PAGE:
“Furthermore, synchronicities seem to happen more often when I’m engaged with the world. I can sit alone in a cottage in the middle of a forest, at peace and in touch with myself, yet few synchronicities occur. Significant ones nearly always involve other people in some way. It is as if my interplay with others gives cosmic choreography greater opportunities to reach me.

“Although we cannot make synchronicities happen – it’s in their nature to occur ‘by coincidence’ – we can encourage their occurrence. We can support nature by taking time to step back from our egoic thinking and reconnect with our essential being. Then, grounded in our true nature, we can go out and engage fully in the world. We can go out and play – play whatever game or role best fits our intentions and best serves our awakening, and that of others.

“And then enjoy, and perhaps marvel at, the way nature responds by supporting us.”

Peter Russell Letting Go of Nothing: Relax Your Mind and Discover the Wonder of Your True Nature 2021 http://www.newworldlibrary.com – (Foreword by Eckhart Tolle)

DANCING SEAHORSES II

I have already written about the Dancing Seahorses image (1) found on a Pictish stone from Aberlemno in the Scottish county of Angus. After seeing the stone on a visit there, in 1992, I bought Marianne Lines’ painting. I have felt strongly involved with this image ever since. I think of it as a friend and guide. In a sense, this post is about the modern use of archaic images by people, like Druids, who are drawn to them.

I do not know the intentions of the original carver. beyond celebrating beings who are half of this world, half of the otherworld, and who embody powerful water energies for Celtic peoples on the Atlantic coasts of Britain, Ireland and Brittany in ancient times. They are remembered in folklore to this day. I do know that the carving made a strong impression on me, when I first saw it on the stone itself. It stayed in my imagination, and over time has deepened and grown new meanings.

Four years after acquiring the painting, I had the image tattooed on each arm. By that time I knew of the way in which it had influenced the cover design for R. J. Stewart’s The Prophetic Vision of Merlin (2). This variant form was used to refer to the story of the young Merlin at Vortigern’s subsidence prone tower in Snowdonia, prophesying his way out of becoming a human sacrifice, and identifying two contending dragons under the foundations. In the book illustration, there is a yin-yang reference, with a suggestions of interdependent primal forces, each of which already contains the seed of the other, seeking balance and alignment. In the Western Mysteries quest for healing and transfiguration, the energy bodies of the land and of humans are deeply interwoven.

There is another, more recent level of understanding, that I derive from the painting and tattoos, but not evident in The Prophetic Vision of Merlin. I see both the dancing seahorses and a second image, behind and containing the immediately apparent one. As I wrote before, “the space where the horses legs are raised defines a shape, suggesting a head. The very emptiness there is a paradoxical mark of presence. To me it became the head of a goddess, with the seahorses then becoming her body. Still clearly appearing as a water being, her arms – if they are arms – are raised in blessing”. I would now add that in this way, she demonstrates the dance of emptiness and form. They are balanced. Neither is privileged over the other. The Celtic knot points both to interconnection and infinity.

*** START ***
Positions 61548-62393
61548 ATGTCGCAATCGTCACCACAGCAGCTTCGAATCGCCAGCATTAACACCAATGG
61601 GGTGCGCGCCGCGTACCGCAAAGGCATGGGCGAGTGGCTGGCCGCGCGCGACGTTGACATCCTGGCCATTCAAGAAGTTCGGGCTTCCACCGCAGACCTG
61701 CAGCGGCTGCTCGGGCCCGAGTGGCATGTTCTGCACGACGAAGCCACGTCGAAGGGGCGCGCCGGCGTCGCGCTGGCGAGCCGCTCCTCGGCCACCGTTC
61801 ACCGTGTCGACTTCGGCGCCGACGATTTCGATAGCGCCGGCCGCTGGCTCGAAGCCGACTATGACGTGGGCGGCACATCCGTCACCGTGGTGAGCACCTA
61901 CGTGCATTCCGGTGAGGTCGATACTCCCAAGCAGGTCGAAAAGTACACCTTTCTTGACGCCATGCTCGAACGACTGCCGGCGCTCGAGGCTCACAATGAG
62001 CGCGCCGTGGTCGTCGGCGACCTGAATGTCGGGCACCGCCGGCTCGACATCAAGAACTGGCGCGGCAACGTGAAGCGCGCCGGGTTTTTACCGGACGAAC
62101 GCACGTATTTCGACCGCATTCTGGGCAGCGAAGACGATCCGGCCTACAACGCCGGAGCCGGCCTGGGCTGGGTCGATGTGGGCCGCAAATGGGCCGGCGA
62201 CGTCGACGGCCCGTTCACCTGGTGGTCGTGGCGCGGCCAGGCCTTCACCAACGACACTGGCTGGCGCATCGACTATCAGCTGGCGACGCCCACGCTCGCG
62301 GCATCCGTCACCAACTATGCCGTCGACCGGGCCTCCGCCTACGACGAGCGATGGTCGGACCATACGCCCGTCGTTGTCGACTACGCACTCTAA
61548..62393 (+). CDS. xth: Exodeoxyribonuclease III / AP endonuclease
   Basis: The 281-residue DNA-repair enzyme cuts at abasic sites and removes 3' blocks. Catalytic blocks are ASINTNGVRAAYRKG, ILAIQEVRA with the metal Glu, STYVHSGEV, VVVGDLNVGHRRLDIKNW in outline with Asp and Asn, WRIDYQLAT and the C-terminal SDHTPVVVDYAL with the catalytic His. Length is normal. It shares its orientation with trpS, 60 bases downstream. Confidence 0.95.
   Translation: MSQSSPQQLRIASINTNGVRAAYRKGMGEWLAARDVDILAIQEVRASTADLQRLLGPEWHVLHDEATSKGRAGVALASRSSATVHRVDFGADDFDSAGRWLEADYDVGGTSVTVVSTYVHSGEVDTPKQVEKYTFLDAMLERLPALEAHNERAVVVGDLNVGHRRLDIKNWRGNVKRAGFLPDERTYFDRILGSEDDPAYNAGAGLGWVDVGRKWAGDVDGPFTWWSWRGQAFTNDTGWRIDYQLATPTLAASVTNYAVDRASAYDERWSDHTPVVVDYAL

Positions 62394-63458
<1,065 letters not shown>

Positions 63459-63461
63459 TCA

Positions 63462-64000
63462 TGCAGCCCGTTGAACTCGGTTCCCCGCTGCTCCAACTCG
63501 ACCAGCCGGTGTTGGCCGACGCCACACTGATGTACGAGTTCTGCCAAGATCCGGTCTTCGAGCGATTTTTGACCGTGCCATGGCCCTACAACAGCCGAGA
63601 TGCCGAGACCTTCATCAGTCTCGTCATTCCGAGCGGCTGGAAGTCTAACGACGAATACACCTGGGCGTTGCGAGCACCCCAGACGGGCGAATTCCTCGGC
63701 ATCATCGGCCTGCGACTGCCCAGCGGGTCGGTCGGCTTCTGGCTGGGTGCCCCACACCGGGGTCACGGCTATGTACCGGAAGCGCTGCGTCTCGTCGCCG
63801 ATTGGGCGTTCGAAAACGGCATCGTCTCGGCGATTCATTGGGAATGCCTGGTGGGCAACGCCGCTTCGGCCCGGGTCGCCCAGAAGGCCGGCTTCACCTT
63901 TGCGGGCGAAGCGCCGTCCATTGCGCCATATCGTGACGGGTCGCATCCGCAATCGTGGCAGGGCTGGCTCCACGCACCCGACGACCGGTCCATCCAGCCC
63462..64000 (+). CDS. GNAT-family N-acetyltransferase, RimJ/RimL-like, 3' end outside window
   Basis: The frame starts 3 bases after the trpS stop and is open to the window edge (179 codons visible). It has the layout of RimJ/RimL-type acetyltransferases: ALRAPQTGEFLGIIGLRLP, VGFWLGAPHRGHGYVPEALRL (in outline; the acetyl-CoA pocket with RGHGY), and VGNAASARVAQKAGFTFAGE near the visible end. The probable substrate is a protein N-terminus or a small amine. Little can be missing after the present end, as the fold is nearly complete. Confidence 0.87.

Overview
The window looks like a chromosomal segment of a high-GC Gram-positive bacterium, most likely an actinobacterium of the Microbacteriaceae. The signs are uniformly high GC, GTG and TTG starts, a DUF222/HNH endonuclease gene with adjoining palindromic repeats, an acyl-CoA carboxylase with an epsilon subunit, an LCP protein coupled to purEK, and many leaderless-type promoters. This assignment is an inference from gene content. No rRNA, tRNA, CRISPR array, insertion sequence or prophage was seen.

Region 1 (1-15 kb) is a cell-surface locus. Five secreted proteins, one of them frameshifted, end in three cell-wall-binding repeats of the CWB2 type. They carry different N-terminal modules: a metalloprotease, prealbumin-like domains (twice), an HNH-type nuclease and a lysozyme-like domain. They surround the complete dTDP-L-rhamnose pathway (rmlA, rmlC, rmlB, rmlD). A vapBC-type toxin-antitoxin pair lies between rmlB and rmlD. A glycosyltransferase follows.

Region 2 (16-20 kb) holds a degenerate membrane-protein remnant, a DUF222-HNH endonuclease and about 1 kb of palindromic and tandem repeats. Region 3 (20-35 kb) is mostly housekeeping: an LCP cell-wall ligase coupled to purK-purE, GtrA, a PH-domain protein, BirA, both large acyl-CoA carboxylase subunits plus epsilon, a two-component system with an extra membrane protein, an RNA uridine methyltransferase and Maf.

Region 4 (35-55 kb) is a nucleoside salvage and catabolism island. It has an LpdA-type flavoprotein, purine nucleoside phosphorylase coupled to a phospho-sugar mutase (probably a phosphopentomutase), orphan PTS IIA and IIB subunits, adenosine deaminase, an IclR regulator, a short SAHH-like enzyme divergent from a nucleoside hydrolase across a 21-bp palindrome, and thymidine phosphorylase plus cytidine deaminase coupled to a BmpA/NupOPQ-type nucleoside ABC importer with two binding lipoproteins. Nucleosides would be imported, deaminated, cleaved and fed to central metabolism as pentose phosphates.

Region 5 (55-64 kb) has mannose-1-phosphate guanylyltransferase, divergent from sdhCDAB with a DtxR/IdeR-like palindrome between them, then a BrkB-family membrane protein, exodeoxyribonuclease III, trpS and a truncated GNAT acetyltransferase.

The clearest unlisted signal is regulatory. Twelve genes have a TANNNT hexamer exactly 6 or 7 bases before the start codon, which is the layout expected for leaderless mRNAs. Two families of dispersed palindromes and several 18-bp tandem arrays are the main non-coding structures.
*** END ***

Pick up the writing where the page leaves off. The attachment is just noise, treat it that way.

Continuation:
I identified the Goddess whilst gazing directly at the original Dancing Seahorses picture, which hangs of a wall directly above my altar. However I believe I received a subconscious nudge from the High Priestess card in The Druidcraft Tarot (3). She wears the image herself. Her hands are raised. She stands as the Goddess. In the Druidcraft narrative, she “represents the magical power of stillness and depth”. For me, the Goddess in Dancing Seahorses represents the ultimate union of emptiness and form, and the rebirth of the cosmos in each moment. Her representation combines the aware potential of the void and a primal aquatic generativity that can inhabit other elements. The Druidcraft priestess is human, but one who wears an image that bespeaks the divine to me, and her role asks for “stillness and depth”.

In my work, the entry into stillness and depth is, firstly, to enter into I-Thou communion with the primal Goddess (Modron) and then to recognise my own true nature, as (mythically) her divine child (Mabon) – sensitive and busted open to the world. This recognition becomes a prayer of gratitude and a surrender of my passing private concerns to Who I really am.

Words and pictures are not enough, but, cherished and contemplated lovingly over time, together they can point the way..

(1) https://contemplativeinquiry.blog/2020/06/25/dancing-seahorses/

(2) R. J. Stewart The Prophetic Vision of Merlin London & New York: Arkana, 1986

(3) Philip & Stephanie Carr-Gomm The Druidcraft Tarot: Use the Magic of Wicca and Druidry to Guide Your Life London: Connections, 2004 (Illustrated by Will Worthington)

NON-DUALITY AND YOGA NIDRA

This post is built around Dr. Richard Miller’s approach to Yoga Nidra (1) and my response to it. The resource I am working with – a book and a CD – was published in 2005. My concern in writing is with how a “meditative practice for deep relaxation and healing” can also be what one reviewer (2) described as the “perfect tool” for the author’s non-dual teachings. For the recommended practices “require only presence, and as such represent both the path and the goal of non-dual practice.”